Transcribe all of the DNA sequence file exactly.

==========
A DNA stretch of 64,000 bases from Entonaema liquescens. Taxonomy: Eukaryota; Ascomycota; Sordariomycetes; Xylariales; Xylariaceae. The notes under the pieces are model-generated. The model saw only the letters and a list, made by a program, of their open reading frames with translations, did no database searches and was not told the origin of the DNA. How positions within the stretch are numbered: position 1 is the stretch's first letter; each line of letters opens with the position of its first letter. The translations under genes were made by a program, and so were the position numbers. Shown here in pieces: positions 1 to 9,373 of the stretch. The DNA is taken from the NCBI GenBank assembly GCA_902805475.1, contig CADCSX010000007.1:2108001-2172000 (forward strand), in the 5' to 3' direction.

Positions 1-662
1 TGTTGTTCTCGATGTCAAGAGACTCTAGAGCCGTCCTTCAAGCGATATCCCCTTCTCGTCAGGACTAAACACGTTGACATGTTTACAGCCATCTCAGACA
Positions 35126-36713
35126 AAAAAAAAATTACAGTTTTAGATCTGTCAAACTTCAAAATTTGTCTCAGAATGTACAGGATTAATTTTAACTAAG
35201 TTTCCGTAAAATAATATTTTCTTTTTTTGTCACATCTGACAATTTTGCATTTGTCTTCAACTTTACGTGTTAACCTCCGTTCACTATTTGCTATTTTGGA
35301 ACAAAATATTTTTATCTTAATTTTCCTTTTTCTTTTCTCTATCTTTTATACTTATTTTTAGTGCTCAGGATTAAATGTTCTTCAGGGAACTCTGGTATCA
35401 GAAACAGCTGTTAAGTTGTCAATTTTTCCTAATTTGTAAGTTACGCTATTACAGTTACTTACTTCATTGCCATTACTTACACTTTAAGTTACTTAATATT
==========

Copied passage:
A DNA stretch of 64,000 bases from Entonaema liquescens. Taxonomy: Eukaryota; Ascomycota; Sordariomycetes; Xylariales; Xylariaceae. The notes under the pieces are model-generated. The model saw only the letters and a list, made by a program, of their open reading frames with translations, did no database searches and was not told the origin of the DNA. How positions within the stretch are numbered: position 1 is the stretch's first letter; each line of letters opens with the position of its first letter. The translations under genes were made by a program, and so were the position numbers. Shown here in pieces: positions 1 to 9,373 of the stretch. The DNA is taken from the NCBI GenBank assembly GCA_902805475.1, contig CADCSX010000007.1:2108001-2172000 (forward strand), in the 5' to 3' direction.

Positions 1-662
1 TGTTGTTCTCGATGTCAAGAGACTCTAGAGCCGTCCTTCAAGCGATATCCCCTTCTCGTCAGGACTAAACACGTTGACATGTTTACAGCCATCTCAGACA
Positions 35126-36713
35126 AAAAAAAAATTACAGTTTTAGATCTGTCAAACTTCAAAATTTGTCTCAGAATGTACAGGATTAATTTTAACTAAG
35201 TTTCCGTAAAATAATATTTTCTTTTTTTGTCACATCTGACAATTTTGCATTTGTCTTCAACTTTACGTGTTAACCTCCGTTCACTATTTGCTATTTTGGA
35301 ACAAAATATTTTTATCTTAATTTTCCTTTTTCTTTTCTCTATCTTTTATACTTATTTTTAGTGCTCAGGATTAAATGTTCTTCAGGGAACTCTGGTATCA
35401 GAAACAGCTGTTAAGTTGTCAATTTTTCCTAATTTGTAAGTTACGCTATTACAGTTACTTACTTCATTGCCATTACTTACACTTTAAGTTACTTAATATT